|June 10, 1971||Tim Koepke is the new president of the Whitehorse Kiwanis Club.|
|June 14, 1971||Old Crow receives its own weather station on May 24, 1971.|
|June 17, 1971||Matthew Watson, founder of the Watson store in Carcross, passes away June 11 in Vancouver at the age of 83.|
|June 17, 1971||Ivan Kirkby is the first Regional Director of the new Yukon Region, Department of Indian Affairs, established April 1, 1971 by the Minister of Indian Affairs.|
|June 17, 1971||The new Van Gorder School is opened in Faro. Del Van Gorder was manager of the Taylor and Drury trading post at Pelly Banks and Ross River. Commissioner James Smith officially unveils a plaque. Newt Cornish represents the Anvil Mining Company.|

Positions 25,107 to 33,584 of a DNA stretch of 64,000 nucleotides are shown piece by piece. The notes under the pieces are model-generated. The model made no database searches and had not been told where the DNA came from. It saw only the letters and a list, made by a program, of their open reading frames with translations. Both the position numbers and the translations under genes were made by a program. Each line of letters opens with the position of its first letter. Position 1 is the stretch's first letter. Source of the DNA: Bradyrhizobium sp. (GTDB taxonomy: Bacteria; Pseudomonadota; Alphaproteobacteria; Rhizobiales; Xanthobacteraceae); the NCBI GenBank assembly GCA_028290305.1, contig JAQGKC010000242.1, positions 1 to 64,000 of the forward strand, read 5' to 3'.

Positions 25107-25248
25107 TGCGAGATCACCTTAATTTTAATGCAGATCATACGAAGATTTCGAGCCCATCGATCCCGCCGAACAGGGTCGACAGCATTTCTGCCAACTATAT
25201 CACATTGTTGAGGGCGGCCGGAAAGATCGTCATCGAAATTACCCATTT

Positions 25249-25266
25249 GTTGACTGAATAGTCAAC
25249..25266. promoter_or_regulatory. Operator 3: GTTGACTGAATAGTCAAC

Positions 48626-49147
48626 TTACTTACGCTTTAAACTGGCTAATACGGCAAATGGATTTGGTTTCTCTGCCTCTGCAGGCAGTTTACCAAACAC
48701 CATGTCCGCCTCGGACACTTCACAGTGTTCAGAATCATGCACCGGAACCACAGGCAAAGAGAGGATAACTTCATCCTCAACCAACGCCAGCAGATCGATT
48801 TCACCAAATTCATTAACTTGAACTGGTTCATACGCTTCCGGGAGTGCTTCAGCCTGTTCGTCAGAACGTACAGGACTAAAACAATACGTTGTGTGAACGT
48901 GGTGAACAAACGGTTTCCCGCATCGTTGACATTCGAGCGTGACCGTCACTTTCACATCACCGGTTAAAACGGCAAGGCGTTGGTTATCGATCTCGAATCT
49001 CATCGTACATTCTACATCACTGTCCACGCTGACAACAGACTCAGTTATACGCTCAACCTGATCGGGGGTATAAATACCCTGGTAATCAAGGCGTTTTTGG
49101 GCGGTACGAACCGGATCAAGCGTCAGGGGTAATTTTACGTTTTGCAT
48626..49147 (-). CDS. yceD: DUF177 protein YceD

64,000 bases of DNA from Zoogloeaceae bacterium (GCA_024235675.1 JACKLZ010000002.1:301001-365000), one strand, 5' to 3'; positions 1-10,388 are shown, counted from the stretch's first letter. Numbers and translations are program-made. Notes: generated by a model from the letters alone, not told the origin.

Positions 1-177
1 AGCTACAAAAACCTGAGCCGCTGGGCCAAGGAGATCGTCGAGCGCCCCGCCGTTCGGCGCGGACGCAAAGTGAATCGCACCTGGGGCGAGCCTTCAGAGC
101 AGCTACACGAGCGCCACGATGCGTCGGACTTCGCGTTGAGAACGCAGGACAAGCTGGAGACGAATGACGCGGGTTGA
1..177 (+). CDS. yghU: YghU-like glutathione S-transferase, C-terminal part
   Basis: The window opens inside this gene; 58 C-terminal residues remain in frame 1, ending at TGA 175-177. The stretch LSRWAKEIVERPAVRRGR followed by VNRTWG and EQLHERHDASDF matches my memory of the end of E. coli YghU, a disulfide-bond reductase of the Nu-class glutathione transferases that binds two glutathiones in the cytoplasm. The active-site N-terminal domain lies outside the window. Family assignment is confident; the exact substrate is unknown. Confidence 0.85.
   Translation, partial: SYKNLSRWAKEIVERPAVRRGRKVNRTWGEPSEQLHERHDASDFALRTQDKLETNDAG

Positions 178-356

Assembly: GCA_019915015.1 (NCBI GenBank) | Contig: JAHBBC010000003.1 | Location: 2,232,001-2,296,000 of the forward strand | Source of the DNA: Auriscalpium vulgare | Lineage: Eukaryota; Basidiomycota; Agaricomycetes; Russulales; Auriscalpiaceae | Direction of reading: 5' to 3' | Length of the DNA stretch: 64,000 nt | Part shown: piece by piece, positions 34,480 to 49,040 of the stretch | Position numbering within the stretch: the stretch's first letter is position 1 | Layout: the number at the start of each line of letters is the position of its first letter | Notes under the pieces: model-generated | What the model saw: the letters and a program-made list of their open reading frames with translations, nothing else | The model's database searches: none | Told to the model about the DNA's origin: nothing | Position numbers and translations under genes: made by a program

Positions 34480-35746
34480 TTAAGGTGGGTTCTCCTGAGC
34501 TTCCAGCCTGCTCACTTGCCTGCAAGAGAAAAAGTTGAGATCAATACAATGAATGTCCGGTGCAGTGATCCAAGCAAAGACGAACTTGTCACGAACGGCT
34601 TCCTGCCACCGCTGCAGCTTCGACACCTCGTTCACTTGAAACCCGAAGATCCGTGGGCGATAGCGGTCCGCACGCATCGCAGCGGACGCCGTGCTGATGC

|June 28, 1971||Lorraine Stick is the Yukon Indian Princess for 1971.|
|July 2, 1971||Operations at the open pit mine and mill at New Imperial Mines Ltd., seven miles south of Whitehorse, is suspended as of June 30, 1971. Current copper prices make the mining of the Keewenaw open pit orebody uneconomic.|
|July 8, 1971
→ August 19, 1971
|Whitehorse City Council approves a request by Kelly Douglas and Company Ltd. for the re-zoning of the land, presently owned by White Pass, from residential to commercial. Kelly, Douglas and Company Ltd. plan a shopping center between Second and Fourth-Avenues, next to the Whitehorse Elementary School. Construction of the new $2.6 million shopping centre is August 19, 2007.|